To address the transportation problems on the local level, there will be higher taxes in some states: The fuel price news will be compounded in a handful of states where excise taxes where hiked just as folks were finalizing their July 4th travel plans.

Drivers in California, Connecticut, Illinois, Indiana, Maryland, Michigan, Montana, Nebraska, Ohio, Rhode Island, South Carolina, Tennessee, Vermont and along one major highway in Virginia will pay more for fuel, primarily gasoline, due to tax increases that took effect on July 1, 2019the start of their fiscal years.

Some were already in the works as phased-in incremental fuel tax hikes. Others are new, large bumps in the fuels’ prices. And a few apply to vehicles that run on diesel instead of gasoline. (Dontmesswithtaxes.com)

This fall could prove to be “legislatively interesting.” You will want to keep informed.

A Summer Rerun, Kinda… Comments on the Infrastructure, Highway Bill and More

Site-K Editorial Staff

The following is scheduled to appear in the July issues of the ACP magazines but a blog in “The Hill” made me decide to run it now along with a link to that blog.  Basically, the blame game… well, you can read it yourself …

July editorial starts:

By the time you read this it will bee too late to make a difference, Congress will have been on its summer recess and back to work. We’ll know what they did with the highway bill that’s been hanging in suspension since September 2009 and has suffered through 9 or maybe 10 extensions.

Not long ago this came to me on the Internet from Reuter’s news services:

China is set to speed up spending on roads, railways and utilities to boost economic growth, the official China Securities Journal said recently, citing government economists.

“The increased fiscal spending on infrastructure, which has already started, will fall within Beijing’s framework of policy “fine-tuning” instead of another massive stimulus like the one Beijing launched at the end of 2008.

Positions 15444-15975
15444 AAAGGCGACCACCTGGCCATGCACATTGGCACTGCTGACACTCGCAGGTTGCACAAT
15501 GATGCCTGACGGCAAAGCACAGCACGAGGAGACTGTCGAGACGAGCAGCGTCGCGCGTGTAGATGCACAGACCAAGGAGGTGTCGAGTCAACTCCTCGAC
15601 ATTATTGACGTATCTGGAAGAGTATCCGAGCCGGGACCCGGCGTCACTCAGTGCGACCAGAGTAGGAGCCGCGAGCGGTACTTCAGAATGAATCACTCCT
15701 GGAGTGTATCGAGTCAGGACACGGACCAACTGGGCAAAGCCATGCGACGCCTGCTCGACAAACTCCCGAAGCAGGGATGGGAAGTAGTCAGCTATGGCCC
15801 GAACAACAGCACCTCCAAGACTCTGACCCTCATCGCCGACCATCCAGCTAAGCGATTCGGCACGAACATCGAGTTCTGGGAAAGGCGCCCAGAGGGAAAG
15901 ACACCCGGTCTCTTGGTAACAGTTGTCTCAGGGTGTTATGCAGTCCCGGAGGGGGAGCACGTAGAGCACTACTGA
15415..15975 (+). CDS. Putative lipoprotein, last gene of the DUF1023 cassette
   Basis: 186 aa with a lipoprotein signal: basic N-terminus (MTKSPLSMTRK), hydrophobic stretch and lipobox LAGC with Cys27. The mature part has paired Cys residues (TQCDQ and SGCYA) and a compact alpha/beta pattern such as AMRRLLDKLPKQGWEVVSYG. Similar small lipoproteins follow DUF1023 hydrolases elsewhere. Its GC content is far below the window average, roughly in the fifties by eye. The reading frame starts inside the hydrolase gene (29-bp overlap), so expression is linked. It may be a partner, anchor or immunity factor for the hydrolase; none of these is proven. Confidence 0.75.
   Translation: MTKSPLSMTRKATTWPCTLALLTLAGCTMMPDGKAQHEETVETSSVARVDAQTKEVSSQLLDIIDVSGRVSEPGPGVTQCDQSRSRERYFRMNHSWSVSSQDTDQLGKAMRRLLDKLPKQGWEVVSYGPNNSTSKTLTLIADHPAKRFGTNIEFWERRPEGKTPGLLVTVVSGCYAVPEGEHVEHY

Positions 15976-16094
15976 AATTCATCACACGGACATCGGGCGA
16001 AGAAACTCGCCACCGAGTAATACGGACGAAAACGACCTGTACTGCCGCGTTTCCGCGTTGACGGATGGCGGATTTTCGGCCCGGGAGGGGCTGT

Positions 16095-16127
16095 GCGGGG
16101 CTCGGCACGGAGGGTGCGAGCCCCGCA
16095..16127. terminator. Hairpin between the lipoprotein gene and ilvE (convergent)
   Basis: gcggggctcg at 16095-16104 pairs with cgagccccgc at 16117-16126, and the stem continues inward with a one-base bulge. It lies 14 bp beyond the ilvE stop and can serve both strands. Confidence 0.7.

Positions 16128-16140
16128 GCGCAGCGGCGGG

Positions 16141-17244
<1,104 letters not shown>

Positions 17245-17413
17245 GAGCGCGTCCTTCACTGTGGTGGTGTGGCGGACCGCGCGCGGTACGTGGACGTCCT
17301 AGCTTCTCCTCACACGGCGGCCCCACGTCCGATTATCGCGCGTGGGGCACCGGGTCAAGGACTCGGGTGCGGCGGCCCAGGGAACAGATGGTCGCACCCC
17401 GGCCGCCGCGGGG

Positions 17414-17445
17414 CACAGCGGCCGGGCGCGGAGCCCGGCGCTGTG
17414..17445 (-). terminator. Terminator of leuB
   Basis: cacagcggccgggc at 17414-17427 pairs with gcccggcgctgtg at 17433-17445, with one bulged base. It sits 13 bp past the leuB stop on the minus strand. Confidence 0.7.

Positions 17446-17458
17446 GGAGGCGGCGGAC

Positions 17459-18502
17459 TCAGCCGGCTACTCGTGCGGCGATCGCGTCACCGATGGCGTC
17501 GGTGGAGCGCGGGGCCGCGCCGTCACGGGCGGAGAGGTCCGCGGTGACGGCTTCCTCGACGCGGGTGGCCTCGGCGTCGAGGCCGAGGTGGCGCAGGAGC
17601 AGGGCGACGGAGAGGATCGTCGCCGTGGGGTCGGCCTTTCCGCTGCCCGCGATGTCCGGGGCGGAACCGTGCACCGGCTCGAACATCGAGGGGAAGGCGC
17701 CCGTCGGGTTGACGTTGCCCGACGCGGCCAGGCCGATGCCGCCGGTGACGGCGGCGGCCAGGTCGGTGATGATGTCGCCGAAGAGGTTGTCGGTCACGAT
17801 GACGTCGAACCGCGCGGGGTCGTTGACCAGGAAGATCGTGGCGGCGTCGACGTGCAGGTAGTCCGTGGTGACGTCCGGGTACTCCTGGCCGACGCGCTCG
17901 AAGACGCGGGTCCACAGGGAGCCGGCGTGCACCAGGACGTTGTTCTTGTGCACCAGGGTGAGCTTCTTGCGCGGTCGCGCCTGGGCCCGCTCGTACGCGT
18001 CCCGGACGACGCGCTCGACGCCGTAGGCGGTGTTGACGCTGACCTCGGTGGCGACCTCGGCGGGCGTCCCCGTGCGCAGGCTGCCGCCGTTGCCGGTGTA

“Zhang Hanya, the head of China’s investment association, a think tank affiliated with China’s economic planning agency, was quoted as saying that boosting investment is the only choice for Beijing to bolster growth since consumption is always stable and exports are meeting overseas demands.

“Spending on roads, bridges, subways and airports will boom as investments in industrial facilities will worsen overcapacity and more property investments are discouraged by Beijing, Zhang said.

“’China has to rely on infrastructure investment to manage economic slowdown,” Zhang was quoted as saying.

“China’s economy grew at its weakest pace in nearly three years in the first quarter of 2012, with the annual rate of expansion slowing to 8.1 percent from 8.9 percent in the last quarter of 2011.”

The just the other day this came in from ASCE (American Society of Civil Engineers):

“AN OFFER THAT CONGRESS CANNOT REFUSE?

“Surface transportation conference committee talks were very fluid this past week. On Tuesday, conference committee Chairman Senator Barbara Boxer (D-CA), and Senate Environment and Public Works Committee Ranking Member James Inhofe (R-OK) hand delivered a draft conference report offer to conference leaders in the House of Representatives. The offer included the titles pertaining to transportation policy reform, but did not include any of the major sticking points, such as how to fund the transportation package or the Keystone Pipeline. House Republicans are now working on a counteroffer, which will hopefully be completed before the House leaves for recess next week.